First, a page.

Suppressing Cytokines Won't Protect Against Avian Flu

Study suggests therapeutic strategies should target viral replication, not cytokine response

WEDNESDAY, July 18 (HealthDay News) -- Chemical suppression of the 'cytokine storm' that occurs after infection with the Avian influenza virus does not prevent death, according to the results of a study in mice published online July 17 in the Proceedings of the National Academy of Sciences Early Edition.

Robert G. Webster, Ph.D., from St. Jude Children's Research Hospital in Memphis, Tenn., and colleagues studied whether inhibition of the cytokine response could protect against death due to the A/Vietnam/1203/04 (H5N1) virus, which was isolated from a recent human fatality.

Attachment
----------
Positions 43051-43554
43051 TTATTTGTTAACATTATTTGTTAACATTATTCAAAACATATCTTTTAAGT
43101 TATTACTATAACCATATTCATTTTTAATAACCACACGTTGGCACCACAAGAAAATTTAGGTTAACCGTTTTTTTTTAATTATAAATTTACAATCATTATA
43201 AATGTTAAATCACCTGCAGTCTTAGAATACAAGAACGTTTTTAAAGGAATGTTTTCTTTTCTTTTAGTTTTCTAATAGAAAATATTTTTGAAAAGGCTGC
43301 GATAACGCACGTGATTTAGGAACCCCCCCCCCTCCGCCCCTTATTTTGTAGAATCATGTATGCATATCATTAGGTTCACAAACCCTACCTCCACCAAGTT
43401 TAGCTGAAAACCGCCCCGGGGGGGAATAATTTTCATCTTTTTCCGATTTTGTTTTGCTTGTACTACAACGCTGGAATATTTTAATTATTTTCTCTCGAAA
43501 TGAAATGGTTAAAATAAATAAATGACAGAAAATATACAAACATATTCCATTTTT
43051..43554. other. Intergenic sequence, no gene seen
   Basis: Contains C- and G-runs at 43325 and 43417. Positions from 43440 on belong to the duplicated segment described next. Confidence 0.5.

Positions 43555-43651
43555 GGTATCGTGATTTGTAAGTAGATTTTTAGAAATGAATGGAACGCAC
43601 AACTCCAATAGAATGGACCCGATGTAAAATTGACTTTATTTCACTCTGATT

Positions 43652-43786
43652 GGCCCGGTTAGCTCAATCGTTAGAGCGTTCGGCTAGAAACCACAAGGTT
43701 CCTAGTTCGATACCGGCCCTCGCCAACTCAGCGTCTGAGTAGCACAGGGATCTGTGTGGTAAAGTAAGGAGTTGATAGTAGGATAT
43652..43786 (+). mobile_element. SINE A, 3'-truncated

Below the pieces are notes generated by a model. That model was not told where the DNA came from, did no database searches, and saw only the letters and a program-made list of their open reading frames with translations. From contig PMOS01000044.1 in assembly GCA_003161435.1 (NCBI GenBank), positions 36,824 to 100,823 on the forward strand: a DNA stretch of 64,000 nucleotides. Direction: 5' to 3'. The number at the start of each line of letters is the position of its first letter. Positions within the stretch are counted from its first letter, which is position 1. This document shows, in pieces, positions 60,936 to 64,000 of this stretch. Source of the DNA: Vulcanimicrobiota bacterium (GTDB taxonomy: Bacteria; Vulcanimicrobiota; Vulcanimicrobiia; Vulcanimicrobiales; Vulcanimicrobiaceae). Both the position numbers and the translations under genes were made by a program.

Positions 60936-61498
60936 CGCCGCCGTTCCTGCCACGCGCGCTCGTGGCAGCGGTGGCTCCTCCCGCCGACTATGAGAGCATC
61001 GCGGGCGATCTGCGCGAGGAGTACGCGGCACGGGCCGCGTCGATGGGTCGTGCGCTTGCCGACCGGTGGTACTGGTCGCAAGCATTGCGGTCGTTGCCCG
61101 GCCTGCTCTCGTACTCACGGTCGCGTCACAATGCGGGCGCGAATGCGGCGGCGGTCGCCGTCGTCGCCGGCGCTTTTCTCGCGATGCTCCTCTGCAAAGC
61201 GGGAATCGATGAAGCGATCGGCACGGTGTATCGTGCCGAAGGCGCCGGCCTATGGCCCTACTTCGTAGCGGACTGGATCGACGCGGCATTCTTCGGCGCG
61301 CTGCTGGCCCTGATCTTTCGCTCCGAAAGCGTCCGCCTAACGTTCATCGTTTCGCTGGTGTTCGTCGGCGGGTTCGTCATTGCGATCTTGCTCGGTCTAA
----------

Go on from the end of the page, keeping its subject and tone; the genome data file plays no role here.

The investigators show that mice deficient in the cytokines TNF-α, IL-6, or CC chemokine ligand 2 still succumbed to infection with the virus as do wild-type mice that have been pretreated with glucocorticoids. Inhibiting cytokines prevented weight loss during infection to some extent, but had no effect on mortality.

"These data suggest that early inhibition of viral replication is more promising than inhibition of the cytokine response in promoting host survival of H5N1 influenza virus infection," the authors write. "It is important to note that, for certain antiviral drugs, there is a narrow time frame during which their administration will be effective. Thus, continued research on targeting host responses to H5N1 is justifiable."

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